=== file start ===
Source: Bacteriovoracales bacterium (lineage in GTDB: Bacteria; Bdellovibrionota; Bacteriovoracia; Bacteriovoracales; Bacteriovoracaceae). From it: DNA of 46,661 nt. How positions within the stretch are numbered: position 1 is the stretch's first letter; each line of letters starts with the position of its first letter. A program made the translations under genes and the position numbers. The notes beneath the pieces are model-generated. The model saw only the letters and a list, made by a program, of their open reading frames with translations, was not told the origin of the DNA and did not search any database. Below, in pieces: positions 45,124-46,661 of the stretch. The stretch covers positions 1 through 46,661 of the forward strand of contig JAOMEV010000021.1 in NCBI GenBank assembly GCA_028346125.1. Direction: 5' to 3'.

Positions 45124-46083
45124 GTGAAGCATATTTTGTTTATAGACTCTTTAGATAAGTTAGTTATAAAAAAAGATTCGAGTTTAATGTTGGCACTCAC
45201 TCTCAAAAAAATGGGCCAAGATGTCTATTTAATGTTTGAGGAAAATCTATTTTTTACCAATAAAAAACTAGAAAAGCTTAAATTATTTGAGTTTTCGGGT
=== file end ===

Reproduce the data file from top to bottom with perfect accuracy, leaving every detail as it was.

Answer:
Source: Bacteriovoracales bacterium (lineage in GTDB: Bacteria; Bdellovibrionota; Bacteriovoracia; Bacteriovoracales; Bacteriovoracaceae). From it: DNA of 46,661 nt. How positions within the stretch are numbered: position 1 is the stretch's first letter; each line of letters starts with the position of its first letter. A program made the translations under genes and the position numbers. The notes beneath the pieces are model-generated. The model saw only the letters and a list, made by a program, of their open reading frames with translations, was not told the origin of the DNA and did not search any database. Below, in pieces: positions 45,124-46,661 of the stretch. The stretch covers positions 1 through 46,661 of the forward strand of contig JAOMEV010000021.1 in NCBI GenBank assembly GCA_028346125.1. Direction: 5' to 3'.

Positions 45124-46083
45124 GTGAAGCATATTTTGTTTATAGACTCTTTAGATAAGTTAGTTATAAAAAAAGATTCGAGTTTAATGTTGGCACTCAC
45201 TCTCAAAAAAATGGGCCAAGATGTCTATTTAATGTTTGAGGAAAATCTATTTTTTACCAATAAAAAACTAGAAAAGCTTAAATTATTTGAGTTTTCGGGT